Aside from her work in the realms of DJing and production, Paula Temple has done notable work in the field of music technology and equipment. She is the co-developer of the MXF8 midi-controller, which was one of the first available to use for live performances after the millennium. As an artist, she released a 12” on the label Materials in 2002, has some albums under the Fragile X alias, and another EP as Spank Protest. Her Colonized EP is the first under her real name after eleven years; it makes her the first female solo artist in R&S’ long history, and after several listens, it will probably urge you to discover the rest of her discography.
The title theme opens the EP, and after fifteen seconds all hell breaks loose. The constantly recurring noise patterns recalls the sweaty masculinity of industrial, while the tempo is really tight, driven by stern drums. What makes this track really interesting is that it finds some peace about halfway, where a warm synth line begins to emerge; but soon brutality overcomes the atmosphere, and the closure is everything but peaceful. Perc’s Metal Mix comes next: he puts more effort into crafting an identifiable bass, introducing his trademark sound well. The remix is pretty straightforward, and transforms the track into a standard, yet flawless and highly recommendable DJ tool. There is also a ‘Bubble Mix‘ by Perc in the release’s digital content, featuring some frankly haunting chords.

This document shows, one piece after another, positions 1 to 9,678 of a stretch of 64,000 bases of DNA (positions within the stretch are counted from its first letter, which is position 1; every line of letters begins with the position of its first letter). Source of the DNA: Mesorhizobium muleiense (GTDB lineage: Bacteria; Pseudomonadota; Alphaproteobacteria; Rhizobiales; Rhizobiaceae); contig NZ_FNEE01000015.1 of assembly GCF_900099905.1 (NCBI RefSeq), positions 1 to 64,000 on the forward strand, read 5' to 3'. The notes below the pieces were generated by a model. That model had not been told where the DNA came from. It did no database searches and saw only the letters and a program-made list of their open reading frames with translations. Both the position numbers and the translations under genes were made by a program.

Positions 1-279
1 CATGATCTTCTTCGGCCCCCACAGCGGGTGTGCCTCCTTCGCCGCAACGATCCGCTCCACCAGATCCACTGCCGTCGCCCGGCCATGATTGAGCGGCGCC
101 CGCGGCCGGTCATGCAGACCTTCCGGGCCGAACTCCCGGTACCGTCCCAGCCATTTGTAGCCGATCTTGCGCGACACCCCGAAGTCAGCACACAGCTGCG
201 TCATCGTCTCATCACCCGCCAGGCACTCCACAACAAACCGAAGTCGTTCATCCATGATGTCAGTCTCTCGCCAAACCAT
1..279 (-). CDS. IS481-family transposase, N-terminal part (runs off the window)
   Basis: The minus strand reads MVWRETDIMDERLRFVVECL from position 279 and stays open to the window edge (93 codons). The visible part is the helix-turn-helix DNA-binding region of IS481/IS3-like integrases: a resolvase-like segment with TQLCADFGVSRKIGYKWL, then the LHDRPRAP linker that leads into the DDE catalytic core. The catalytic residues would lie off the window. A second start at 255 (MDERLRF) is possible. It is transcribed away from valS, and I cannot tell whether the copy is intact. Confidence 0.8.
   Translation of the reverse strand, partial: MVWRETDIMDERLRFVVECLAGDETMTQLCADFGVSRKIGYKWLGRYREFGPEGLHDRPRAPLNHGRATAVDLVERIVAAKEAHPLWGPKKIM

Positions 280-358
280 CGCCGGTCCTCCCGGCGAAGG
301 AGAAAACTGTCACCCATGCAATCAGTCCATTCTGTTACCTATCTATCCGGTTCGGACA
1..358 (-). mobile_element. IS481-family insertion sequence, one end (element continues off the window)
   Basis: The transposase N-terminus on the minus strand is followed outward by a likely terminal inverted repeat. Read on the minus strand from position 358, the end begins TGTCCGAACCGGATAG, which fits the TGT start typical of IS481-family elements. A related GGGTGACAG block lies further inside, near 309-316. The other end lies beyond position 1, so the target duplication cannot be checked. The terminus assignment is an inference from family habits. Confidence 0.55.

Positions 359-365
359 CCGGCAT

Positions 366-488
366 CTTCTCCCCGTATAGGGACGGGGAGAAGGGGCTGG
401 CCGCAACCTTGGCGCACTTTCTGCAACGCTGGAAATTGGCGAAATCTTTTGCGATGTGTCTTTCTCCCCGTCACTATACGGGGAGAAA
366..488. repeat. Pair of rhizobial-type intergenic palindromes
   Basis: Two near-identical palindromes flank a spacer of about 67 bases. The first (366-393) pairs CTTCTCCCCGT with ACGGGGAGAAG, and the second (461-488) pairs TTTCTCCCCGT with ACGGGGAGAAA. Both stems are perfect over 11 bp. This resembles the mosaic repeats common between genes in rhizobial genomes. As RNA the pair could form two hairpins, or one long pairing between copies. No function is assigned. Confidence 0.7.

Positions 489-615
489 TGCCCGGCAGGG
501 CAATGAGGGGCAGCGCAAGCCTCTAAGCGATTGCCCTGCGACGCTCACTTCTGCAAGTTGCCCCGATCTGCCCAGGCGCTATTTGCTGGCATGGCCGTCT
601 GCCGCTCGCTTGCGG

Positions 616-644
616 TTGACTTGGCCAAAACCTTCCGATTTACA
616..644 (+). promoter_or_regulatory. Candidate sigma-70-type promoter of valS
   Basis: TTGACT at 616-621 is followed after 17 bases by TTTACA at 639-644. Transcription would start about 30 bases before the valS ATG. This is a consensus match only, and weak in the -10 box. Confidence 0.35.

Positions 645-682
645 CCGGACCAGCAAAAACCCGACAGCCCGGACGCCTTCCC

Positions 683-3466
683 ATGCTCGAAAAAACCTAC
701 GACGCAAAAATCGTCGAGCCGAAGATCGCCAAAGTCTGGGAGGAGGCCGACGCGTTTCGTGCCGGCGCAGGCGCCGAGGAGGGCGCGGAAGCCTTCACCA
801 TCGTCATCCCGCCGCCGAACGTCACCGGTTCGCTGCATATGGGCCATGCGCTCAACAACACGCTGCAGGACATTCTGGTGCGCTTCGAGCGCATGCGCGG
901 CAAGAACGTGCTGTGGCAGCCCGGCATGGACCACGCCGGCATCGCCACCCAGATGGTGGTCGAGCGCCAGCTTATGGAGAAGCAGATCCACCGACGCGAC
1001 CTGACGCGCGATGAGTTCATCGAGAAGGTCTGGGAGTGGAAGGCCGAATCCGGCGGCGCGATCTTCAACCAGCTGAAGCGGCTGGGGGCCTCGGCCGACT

The last piece on the wax is ‘Cloned‘, an abstract breakbeat manifestation, bringing back memories from the second half of the good ol’ ‘90s. The synths are dominating; their first appearance after the opening sequence suspecting the slow arrival of something wicked. Darkness is all over the track, expressed properly by a chopped, intermittent female vocal. In the EP’s digital bonuses, Temple includes one more original work: ‘Decolonization‘ is the hardest to decipher. It builds around the idea of placing samples oddly. It is like solving equations, arranging and simplifying the elements. The chant-like shards towards the end unfolds a mystical layer; combining it with mathematical approach, the result is like reading a Neal Stephenson novel.